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HomeBlogBattle for Yield in Perilous Fixed Income Arena

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Investing in Excellence

At Fragasso Financial Advisors, our focus is to provide a quality client experience for every client through each and every department. Our staff is hired, trained and focused on the personalized and professional interactions that you seek in helping you reach your financial goals.

Within our firm, we have an in-house Portfolio Management Department dedicated to the attention and ongoing management of your investments. Rigorous analysis and management of investment decisions are our business, which extends to the value we place on investing in talented professionals. Our expanded capacity within our portfolio management team continues to drive research, analytics and the collective wisdom among our specialists. Our newest additions, Michael Godwin, CFA, manager of portfolio strategy, and Matthew Karr, CFA, MBA, manager of investment research, are talented, experienced additions to the department’s analyst team, which includes Madison Nestor, CFA, investment analyst, and is led by Lisa Brignoni, CFA, AIF®, director of portfolio management. Contrast this structure with other advisors who may be making all of the investment decisions themselves, among the many other duties they perform for their clients. Other firms may also outsource their portfolio management, where decision making can be far removed from the client’s actual goals and needs. At Fragasso Financial Advisors, we keep our investment decisions and research through the centralized Portfolio Management Department in-house so that we can personalize decisions to your financial goals. Currently, one of the areas on which our portfolio management team is focused is the fixed-income market and the challenges we face in this low interest rate time. Below is a brief outline of how we have positioned portfolios within fixed income.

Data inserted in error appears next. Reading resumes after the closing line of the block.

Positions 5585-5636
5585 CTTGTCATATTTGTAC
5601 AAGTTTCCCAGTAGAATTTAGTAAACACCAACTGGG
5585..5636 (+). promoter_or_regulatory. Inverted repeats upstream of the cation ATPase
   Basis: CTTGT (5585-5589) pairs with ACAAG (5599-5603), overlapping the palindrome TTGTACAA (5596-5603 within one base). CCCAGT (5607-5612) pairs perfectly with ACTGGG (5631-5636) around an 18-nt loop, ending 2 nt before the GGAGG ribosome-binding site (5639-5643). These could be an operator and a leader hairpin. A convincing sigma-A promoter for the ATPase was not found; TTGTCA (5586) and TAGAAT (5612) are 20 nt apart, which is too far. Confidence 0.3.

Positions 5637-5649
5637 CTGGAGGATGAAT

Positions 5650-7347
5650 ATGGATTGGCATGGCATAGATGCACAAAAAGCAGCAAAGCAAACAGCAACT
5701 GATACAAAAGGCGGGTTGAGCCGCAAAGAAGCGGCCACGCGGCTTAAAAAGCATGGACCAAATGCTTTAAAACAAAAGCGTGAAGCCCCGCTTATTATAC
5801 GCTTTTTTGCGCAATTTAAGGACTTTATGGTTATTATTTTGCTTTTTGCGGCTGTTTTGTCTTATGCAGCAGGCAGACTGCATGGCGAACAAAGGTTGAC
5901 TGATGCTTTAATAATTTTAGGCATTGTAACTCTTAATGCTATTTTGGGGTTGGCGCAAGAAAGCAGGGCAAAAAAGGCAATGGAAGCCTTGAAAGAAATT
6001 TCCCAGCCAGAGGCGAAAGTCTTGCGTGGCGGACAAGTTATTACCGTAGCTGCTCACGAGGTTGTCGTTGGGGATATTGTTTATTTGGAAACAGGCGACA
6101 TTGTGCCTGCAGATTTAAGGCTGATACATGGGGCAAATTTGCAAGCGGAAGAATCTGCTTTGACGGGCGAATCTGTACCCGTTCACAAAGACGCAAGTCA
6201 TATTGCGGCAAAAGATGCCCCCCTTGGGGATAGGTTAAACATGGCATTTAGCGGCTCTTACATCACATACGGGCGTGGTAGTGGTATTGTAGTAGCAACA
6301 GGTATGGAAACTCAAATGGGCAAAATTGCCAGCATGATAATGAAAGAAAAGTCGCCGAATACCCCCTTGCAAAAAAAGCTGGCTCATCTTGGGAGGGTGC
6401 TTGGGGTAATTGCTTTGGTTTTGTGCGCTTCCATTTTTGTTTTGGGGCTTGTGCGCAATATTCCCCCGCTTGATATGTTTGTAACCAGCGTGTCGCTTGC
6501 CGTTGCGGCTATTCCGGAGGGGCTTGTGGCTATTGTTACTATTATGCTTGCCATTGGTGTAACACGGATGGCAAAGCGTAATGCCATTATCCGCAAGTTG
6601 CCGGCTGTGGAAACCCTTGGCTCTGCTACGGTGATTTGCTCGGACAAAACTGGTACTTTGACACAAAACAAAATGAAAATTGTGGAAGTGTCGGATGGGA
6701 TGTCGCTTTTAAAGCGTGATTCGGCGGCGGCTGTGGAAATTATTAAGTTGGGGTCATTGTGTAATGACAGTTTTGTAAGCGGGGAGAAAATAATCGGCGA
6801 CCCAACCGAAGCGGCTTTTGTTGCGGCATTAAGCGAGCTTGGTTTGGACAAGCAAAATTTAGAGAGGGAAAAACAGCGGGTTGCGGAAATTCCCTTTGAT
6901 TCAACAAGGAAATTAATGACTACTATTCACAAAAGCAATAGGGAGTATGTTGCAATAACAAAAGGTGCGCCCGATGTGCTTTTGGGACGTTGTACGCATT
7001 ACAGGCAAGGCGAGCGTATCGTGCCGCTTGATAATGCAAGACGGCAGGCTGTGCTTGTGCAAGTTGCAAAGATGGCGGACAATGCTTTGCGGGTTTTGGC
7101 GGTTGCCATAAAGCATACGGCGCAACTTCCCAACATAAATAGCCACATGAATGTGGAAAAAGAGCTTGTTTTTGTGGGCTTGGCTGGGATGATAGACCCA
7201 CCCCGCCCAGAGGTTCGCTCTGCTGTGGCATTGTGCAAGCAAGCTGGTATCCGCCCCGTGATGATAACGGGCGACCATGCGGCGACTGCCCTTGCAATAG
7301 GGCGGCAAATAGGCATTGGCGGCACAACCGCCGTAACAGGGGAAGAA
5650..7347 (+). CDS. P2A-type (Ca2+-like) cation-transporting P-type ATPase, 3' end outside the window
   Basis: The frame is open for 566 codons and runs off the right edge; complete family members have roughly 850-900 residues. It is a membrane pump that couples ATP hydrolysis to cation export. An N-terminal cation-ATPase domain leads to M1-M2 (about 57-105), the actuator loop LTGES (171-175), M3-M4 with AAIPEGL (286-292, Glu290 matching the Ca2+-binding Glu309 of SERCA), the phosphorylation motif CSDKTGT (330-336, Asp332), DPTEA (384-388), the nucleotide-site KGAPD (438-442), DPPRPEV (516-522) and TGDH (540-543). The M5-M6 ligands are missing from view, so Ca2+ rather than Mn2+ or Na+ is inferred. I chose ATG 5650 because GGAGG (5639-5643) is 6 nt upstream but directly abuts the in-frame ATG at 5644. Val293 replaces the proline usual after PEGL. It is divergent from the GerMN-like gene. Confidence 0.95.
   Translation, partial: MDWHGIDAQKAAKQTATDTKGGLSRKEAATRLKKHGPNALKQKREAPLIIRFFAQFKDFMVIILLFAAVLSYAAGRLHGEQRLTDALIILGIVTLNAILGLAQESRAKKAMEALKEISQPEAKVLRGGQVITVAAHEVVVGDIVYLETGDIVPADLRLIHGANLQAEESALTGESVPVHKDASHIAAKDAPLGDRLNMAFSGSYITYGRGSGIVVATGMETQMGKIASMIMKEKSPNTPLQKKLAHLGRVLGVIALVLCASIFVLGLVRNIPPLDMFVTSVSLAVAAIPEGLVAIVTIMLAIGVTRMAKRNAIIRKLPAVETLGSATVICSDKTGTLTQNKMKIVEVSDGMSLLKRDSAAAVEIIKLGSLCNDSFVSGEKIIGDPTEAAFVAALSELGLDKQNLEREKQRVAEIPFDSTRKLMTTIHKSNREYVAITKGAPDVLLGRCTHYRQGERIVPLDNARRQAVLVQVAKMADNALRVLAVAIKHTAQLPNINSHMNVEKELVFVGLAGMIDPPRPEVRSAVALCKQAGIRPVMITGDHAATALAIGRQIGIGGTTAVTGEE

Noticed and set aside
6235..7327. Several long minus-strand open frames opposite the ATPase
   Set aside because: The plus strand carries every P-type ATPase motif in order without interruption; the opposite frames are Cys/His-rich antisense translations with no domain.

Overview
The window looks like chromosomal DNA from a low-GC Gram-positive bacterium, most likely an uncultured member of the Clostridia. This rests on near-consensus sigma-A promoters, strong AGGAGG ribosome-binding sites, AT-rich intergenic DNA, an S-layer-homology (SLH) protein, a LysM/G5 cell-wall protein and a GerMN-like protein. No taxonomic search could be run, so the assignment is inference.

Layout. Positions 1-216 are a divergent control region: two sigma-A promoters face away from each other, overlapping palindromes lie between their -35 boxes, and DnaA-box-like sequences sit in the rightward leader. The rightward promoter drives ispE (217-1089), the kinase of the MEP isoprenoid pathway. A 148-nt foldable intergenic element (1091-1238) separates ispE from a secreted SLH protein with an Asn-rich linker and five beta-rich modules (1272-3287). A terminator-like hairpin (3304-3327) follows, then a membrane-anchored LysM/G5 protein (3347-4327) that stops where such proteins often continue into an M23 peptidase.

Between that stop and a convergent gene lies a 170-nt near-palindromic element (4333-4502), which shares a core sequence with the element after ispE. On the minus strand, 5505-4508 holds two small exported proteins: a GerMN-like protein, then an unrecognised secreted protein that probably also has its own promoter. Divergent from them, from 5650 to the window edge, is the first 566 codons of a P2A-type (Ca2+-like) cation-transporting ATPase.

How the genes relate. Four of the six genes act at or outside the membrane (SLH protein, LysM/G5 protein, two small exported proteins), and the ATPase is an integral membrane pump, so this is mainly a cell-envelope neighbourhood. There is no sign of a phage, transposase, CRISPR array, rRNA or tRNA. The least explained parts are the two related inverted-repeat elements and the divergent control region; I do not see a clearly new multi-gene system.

The Battle for Yield

The classic military maneuver known as feigned retreat is a tactic whereby an army pretends to withdraw in order to lure the enemy into a position of vulnerability. For the side that may be drawn into the feigned retreat, a sense of cautiousness, discipline and proper planning must be exercised in order to prevent capture by what appears to be an opportunity in battle.

During this period of very low interest rates, bond investing can seem analogous to feigned retreat. Investors are drawn into chasing higher yielding instruments without understanding the risk they may present. Many of these higher yielding fixed-income instruments carry low credit quality. In a nutshell, there is no free lunch. Bond investors may also be drawn blindly into following the Barclays U.S. Aggregate Bond Index,1 which by its fundamental make up holds a substantial portion of the most interest rate sensitive securities, U.S. Treasury bonds. As interest rates have continued to drop and at times remained stubbornly low, many wonder if that risk has not faded, and following the Barclays U.S. Aggregate Index is simply the most appropriate course of action. Could the potential for rising rates and following the index in this low yield environment be masked as feigned retreat for investors? While we cannot discern exactly when interest rates may begin to rise, we need to be prepared for its inevitability. This protection is at the core of our risk management process. At Fragasso Financial Advisors, we continue to invoke proper asset allocation and forward-thinking diversification among fixed income, despite its challenges in recent years when the U.S. Aggregate Bond Index rallied past many other fixed-income asset classes. What we have discovered is that since the financial crisis, traditional fixed income offers nearly half in yield and carries a 33percent higher duration risk.2 To illustrate the risk posed, consider for a moment the potential implications of this risk below.